Interleukin-9 Is Associated with Elevated Anti-Double-Stranded DNA Antibodies in Lupus-Prone Mice
Interleukin (IL)-9, which is produced mainly by CD4+ T cells, is implicated in mast cell-related allergic diseases, although its involvement in systemic lupus erythematosus (SLE) pathogenesis remains unclear. Thus, we investigated the presence of IL-9 in lupus-prone MRL/Mp-lpr/lpr (MRL/lpr) mice and examined the role of IL-9 in lupus pathogenesis. Increased levels of IL-9+ lymphocytes were detected in the spleens and kidneys of MRL/lpr mice and increased IL-9 levels in the spleen correlated with PNA+ germinal center (GC) cell expansion. The percentage of CD4+IL-9+ (Th9) cells was increased in MRL/lpr mice and serum IL-9 levels were elevated and closely related to the production of antibodies against double-stranded DNA (dsDNA). IL-9 appears to promote B-cell proliferation and immunoglobulin production, which could be blocked by inhibition of signal transducer and activator of transcription 3 (STAT3). Treatment with neutralizing anti-IL-9 antibody in vivo decreased serum anti-dsDNA-antibody titers and alleviated lupus nephritis in MRL/lpr mice. Our findings indicate expansion of Th9 cells in lupus-prone MRL/lpr mice and the correlation of IL-9 with B-cell proliferation and autoantibody production. These findings suggest that IL-9 is a potential therapeutic target for SLE.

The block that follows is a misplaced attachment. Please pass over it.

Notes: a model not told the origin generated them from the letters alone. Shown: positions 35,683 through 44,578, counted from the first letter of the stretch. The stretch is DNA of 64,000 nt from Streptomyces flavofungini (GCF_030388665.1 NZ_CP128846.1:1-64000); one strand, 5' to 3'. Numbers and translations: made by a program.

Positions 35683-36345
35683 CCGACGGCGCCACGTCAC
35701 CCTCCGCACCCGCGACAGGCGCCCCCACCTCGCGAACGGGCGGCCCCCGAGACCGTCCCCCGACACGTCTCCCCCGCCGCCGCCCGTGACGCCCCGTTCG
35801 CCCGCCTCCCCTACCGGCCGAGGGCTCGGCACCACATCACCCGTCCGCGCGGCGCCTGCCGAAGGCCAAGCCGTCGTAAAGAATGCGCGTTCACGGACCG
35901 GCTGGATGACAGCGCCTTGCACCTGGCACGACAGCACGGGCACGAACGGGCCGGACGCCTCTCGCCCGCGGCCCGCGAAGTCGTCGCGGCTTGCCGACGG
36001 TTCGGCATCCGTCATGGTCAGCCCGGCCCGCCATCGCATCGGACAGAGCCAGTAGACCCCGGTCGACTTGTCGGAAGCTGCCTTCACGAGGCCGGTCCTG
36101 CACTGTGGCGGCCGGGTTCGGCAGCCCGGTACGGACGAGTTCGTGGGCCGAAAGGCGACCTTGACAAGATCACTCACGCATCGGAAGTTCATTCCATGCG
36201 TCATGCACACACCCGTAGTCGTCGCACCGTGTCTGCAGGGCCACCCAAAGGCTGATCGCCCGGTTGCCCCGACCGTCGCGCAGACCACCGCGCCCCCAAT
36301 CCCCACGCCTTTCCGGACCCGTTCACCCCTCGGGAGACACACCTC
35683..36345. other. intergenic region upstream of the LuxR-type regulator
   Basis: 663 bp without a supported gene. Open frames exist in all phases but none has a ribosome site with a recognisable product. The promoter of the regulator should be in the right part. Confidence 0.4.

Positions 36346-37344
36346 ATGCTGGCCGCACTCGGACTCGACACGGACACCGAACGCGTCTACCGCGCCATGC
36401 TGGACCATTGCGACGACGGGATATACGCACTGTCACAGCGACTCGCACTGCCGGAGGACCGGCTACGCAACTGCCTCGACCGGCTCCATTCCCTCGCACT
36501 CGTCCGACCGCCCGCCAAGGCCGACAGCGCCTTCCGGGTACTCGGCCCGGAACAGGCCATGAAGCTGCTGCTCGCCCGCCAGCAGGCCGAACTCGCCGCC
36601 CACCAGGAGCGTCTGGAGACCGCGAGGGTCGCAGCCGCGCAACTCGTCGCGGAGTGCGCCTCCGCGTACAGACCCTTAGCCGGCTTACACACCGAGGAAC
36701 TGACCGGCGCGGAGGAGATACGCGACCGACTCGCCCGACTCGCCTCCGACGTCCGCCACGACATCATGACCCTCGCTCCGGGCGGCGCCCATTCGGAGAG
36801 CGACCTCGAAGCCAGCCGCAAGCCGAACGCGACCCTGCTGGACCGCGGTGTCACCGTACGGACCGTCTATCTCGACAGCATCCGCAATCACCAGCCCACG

We thank Haiying Zeng for histology and immunohistochemistry slide preparation. This work was supported by grants from the National Natural Science Foundation of China (nos. 81472874; 8100069; 81401346), Medical Guide Project from Shanghai Municipal Science and Technology (134119a8400), Shanghai Municipal Science and Technology (15ZR1406500) and the Shanghai Young Doctor Cultivation Plan.
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